Employer Notification Obligations Regarding Rescission of Existing Non-Competes
Beyond prohibiting non-competition agreements going forward, the proposed rule would also require employers to rescind existing non-competes no later than the rule’s compliance date (which has yet to be determined).
The rule imposes obligations on employers to notify affected employees that they are no longer bound by the terms of any non-competition agreement to which they were previously subject. Specifically, the employer would need to:
- Provide the notice to the worker in an individualized communication.
- Provide the notice on paper or in a digital format such as, for example, an email or text message.
- Provide the notice to the worker within 45 days of rescinding the non-compete clause.
- Provide the notice to workers who currently work for the employer as well as former workers if the employer has the worker’s contact information readily available.
Though employers may use their own language to convey to the worker that the non-compete clause is no longer in effect and may not be enforced, the proposed rule contains the following model language for the required rescission notice.
A new rule enforced by the Federal Trade Commission makes it unlawful for us to maintain a non-compete clause in your employment contract. As of [DATE 180 DAYS AFTER DATE OF PUBLICATION OF THE FINAL RULE], the non-compete clause in your contract is no longer in effect. This means that once you stop working for [EMPLOYER NAME]:
- You may seek or accept a job with any company or any person—even if they compete with [EMPLOYER NAME].
- You may run your own business—even if it competes with [EMPLOYER NAME].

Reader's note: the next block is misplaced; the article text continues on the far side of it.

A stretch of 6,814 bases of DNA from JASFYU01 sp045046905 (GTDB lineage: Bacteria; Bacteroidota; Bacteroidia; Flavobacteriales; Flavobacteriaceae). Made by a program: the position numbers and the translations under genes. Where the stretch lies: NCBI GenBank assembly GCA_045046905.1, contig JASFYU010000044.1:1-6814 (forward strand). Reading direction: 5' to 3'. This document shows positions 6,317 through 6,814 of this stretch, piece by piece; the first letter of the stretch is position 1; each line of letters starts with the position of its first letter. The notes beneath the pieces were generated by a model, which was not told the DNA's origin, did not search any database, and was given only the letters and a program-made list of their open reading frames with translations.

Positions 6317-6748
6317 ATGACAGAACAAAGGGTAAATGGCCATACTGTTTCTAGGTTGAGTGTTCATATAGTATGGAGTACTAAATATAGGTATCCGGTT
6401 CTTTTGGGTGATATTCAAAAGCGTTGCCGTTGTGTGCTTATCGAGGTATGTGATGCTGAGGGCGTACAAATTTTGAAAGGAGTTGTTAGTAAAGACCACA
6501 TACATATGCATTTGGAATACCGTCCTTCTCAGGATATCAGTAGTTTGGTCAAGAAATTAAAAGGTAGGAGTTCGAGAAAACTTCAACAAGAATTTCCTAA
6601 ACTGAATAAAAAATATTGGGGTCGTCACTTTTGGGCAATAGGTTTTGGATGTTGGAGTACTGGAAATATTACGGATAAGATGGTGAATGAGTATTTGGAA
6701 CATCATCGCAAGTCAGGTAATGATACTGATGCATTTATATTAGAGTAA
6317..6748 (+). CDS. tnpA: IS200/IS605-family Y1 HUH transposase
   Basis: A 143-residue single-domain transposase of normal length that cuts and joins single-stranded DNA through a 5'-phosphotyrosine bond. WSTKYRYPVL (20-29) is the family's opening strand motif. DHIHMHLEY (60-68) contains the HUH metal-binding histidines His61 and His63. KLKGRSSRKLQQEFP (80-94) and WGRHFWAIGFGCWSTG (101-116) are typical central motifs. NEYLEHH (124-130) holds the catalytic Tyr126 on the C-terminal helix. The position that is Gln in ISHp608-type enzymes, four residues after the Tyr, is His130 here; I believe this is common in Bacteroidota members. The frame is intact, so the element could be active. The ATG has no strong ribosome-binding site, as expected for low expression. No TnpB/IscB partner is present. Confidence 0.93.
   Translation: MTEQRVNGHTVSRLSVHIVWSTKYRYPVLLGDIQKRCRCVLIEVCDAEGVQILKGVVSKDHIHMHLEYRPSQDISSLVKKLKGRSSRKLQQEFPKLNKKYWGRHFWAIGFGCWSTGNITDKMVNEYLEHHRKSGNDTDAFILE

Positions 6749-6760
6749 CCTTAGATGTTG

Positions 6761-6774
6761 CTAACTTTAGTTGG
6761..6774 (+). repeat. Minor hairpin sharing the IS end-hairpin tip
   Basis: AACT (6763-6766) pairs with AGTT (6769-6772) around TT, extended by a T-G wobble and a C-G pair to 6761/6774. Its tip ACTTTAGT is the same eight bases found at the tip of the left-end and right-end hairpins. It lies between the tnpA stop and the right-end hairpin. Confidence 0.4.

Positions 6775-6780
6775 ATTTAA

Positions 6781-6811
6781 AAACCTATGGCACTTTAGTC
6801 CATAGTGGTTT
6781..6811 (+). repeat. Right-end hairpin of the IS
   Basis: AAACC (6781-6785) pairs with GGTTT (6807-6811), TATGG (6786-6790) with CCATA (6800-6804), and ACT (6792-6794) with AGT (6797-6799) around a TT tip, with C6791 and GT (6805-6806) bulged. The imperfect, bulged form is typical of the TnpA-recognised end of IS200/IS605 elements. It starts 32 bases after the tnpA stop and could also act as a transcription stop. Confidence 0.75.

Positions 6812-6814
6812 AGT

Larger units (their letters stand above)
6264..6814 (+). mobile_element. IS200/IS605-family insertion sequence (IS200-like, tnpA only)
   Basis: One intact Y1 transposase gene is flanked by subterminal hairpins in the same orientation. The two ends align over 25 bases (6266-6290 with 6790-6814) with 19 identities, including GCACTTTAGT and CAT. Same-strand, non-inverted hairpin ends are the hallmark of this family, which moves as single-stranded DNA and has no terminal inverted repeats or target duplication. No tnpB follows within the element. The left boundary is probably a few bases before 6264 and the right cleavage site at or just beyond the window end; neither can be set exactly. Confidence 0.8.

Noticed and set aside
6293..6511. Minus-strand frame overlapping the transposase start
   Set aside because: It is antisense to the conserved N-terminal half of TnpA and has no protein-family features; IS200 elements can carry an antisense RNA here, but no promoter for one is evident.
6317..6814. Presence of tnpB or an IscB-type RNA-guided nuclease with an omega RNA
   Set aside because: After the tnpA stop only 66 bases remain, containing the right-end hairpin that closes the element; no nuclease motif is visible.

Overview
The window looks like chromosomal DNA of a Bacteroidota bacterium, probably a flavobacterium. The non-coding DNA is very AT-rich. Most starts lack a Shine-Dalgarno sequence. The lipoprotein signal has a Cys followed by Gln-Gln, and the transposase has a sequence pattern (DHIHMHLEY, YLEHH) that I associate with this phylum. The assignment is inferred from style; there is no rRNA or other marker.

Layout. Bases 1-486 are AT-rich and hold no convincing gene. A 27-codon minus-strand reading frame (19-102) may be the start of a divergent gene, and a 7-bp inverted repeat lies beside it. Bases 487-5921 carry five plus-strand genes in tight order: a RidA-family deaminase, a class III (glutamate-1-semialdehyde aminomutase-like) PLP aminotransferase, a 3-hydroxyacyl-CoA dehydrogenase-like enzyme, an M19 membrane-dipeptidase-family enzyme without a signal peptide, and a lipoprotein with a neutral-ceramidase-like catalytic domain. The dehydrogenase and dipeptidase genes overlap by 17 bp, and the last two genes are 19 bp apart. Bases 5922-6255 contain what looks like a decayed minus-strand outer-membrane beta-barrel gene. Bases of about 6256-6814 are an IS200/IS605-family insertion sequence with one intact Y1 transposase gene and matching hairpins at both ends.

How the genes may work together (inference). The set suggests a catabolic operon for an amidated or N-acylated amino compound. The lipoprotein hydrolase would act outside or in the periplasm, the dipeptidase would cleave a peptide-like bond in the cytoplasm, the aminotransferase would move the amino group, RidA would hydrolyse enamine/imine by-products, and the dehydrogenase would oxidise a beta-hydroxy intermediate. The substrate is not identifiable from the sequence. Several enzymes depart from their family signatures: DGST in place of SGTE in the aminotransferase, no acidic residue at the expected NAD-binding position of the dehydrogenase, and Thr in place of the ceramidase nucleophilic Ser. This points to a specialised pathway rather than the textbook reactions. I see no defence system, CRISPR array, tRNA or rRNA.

- You may compete with [EMPLOYER NAME] at any time following your employment with [EMPLOYER NAME].
The FTC’s new rule does not affect any other terms of your employment contract. For more information about the rule, visit [link to final rule landing page].
Exception for Non-Competes Related to Purchase and Sale of a Business
One notable exception to the proposed prohibition on non-competition provisions involves those entered as part of the sale or purchase of a business. Specifically, the rule provides that it shall not apply to:
a non-compete clause that is entered into by a person who is selling a business entity or otherwise disposing of all of the person’s ownership interest in the business entity, or by a person who is selling all or substantially all of a business entity’s operating assets, when the person restricted by the non-compete clause is a substantial owner of, or substantial member or substantial partner in, the business entity at the time the person enters into the non-compete clause.
Even If the Proposed Rule Never Comes to Pass, the Writing Is Increasingly on the Wall for Non-Competes
It is unclear what the rule will look like in its final form or if, indeed, any form of the rule will make it across the finish line. Before the final rule can be enacted, there will likely be revisions to the rule, considerable pushback from employers and others, and even litigation. Regardless of the rule’s fate, the fact that the proposed rule was published for comment illustrates the increasing scrutiny with which lawmakers are viewing non-competes. Accordingly, employers that rely on non-competition provisions to protect their business interests should engage counsel to review non-competition language in employment agreements to ensure that they are enforceable and tailor those clauses as narrowly as possible.
If you have questions or concerns about the proposed FTC rule and your company’s use of non-competes, please contact Jordan Segal at Maddin Hauser.